Also, contrary to some of the posts, EVERY frame that failed subsequent to a front end collision that I've seen or heard of, including one that I watch fail while a friend was riding, showed visible cracks under at the buckles under the tubes, long before it failed.
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Old 02-28-13, 05:08 PM
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Originally Posted by ksisler View Post
OP; From what I can see in the pictures and given the lack of information. I would guess that the frame is not particularly special. I see bits of rusting, several spots when the TIG welding is not very good, etc. Hard to see it worth your while to start the project with a marginal, unknown quality, already damaged frame???

Would recommend just moving on. You can get a new alloy frame with chromo fork from Nashbar for $135USD in either touring, road, cross, MTB, styles. Other sources also such as Bikesdirect for complete bikes...

psst? OP is in Slovakia....
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Old 02-28-13, 06:12 PM
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Originally Posted by FBinNY View Post
IMO you're definitely looking at the results of a front end collision. That's the only way to produce forces which push the fork back vs the frame. Bouncing, jumping, overloading or all manor of non-front end impacts, push the fork up and forward, so the bend would be in the opposite direction.

To understand the direction of bend, consider that the wheel can only transmit forces radially (through the axle). So draw a line from the crown through the axle and out to the rim. Impacts above where this line meets the rim push the fork back, impacts below push it up.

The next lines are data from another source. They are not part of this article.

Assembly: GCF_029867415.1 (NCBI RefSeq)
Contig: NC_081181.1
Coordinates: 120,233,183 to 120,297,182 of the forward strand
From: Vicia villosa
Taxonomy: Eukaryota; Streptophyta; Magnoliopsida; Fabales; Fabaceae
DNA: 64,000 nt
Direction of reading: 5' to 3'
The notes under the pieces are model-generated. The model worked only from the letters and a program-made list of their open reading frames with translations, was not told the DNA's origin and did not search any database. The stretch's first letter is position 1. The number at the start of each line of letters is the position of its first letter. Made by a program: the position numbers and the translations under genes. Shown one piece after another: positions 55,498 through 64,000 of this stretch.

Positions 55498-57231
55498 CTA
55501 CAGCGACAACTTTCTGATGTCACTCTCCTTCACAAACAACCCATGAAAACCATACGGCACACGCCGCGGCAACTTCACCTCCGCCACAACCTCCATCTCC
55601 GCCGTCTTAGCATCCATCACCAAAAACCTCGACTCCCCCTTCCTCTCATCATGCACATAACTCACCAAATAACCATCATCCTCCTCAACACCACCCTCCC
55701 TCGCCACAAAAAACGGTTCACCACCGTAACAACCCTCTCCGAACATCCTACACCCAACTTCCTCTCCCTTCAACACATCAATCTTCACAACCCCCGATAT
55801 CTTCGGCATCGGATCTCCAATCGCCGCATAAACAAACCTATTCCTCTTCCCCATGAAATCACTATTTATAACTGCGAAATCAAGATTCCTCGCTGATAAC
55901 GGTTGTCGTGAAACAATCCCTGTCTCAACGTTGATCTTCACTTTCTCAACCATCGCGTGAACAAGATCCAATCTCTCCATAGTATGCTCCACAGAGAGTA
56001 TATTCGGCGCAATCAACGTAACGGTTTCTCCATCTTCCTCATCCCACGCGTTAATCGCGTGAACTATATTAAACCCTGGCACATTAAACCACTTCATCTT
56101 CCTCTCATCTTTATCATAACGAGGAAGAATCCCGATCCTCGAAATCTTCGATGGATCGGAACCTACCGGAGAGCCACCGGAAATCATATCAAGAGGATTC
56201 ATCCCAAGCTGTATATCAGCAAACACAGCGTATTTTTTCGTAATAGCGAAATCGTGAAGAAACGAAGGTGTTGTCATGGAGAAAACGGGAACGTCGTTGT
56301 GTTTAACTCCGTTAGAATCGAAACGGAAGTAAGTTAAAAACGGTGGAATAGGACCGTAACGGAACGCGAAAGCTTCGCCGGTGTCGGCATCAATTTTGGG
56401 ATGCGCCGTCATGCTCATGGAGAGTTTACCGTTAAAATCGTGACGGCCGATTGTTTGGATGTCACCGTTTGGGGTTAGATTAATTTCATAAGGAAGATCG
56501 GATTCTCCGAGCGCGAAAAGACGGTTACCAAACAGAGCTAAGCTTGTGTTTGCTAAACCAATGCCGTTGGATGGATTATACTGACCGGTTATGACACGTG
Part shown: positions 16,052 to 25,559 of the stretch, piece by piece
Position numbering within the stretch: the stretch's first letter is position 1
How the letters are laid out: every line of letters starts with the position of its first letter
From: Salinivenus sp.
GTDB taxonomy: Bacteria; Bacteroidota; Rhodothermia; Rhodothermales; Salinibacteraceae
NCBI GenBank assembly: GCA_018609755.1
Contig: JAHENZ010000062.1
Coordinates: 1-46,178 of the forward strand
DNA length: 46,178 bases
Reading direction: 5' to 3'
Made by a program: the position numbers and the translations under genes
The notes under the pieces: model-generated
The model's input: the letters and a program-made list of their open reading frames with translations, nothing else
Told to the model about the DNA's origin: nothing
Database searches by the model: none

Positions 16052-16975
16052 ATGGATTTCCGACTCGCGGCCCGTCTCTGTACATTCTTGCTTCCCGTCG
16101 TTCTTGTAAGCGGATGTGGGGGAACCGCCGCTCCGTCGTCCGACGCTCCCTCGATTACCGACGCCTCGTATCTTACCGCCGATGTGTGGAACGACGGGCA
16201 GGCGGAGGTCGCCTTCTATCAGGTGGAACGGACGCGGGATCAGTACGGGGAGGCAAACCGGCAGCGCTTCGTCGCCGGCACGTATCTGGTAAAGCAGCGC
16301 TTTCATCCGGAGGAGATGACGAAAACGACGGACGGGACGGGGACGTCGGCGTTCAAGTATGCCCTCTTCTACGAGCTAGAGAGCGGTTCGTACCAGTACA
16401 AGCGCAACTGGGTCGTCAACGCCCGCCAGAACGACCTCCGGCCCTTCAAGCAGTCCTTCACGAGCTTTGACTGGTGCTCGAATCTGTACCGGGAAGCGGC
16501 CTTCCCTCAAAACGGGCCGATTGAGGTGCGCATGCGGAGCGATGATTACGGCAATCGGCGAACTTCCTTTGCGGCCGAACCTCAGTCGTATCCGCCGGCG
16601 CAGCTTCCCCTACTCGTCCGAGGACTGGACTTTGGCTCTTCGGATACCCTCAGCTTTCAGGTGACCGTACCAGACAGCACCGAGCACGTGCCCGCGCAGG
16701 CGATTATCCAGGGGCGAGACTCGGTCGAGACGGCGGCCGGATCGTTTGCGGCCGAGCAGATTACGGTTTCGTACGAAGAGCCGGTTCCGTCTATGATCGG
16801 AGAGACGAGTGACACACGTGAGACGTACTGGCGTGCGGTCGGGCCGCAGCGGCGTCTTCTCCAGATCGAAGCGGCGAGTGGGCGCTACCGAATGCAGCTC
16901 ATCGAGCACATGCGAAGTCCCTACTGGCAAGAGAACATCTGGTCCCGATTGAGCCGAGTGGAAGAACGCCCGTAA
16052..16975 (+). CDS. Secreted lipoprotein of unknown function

As to whether it's safe to ride, I won't asure you safety (nobody can) but will say that I'd have no qualms about riding it myself. How long it;ll last can be anywhere form days and weeks to forever, and depends on the amount of upset (rippled buckling) under the tubes, and the properties of the steel. A more ductile low end material will hold up pretty well, higher alloys worse.

In my years in the bike industires, I've seen hundreds of frames bent like this and ridden for years, including a handful that eventually failed (including my old Robin Hood 3-speed at 20,000miles. But I've never known (either 1st, 2nd or 3rd hand) of anyone being injured if/when these failed.

Also, contrary to some of the posts, EVERY frame that failed subsequent to a front end collision that I've seen or heard of, including one that I watch fail while a friend was riding, showed visible cracks under at the buckles under the tubes, long before it failed.
+1. I wouldn't go down a mountain road, loaded, at 80kph on that frame, or race it, but I'd say it doesn't look dangerous for casual riding.
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Old 02-28-13, 08:38 PM
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if you are willing to monitor the frame for cracks it should be safe to ride. As stated by FBinNY above, cracks don't fail catastrophically in the sense that they are invisible one moment and broken through the next. It's just that people don't look. I'm guessing the likelihood of that cracking is somewhat less because there don't seem to be any creases, although the area around the weld is now more likely to crack even though it's not very near the bend.

Having said that, I don't ride bikes that I don't have complete confidence in. And touring is a good way to break a frame if there is any bike activity that will break a frame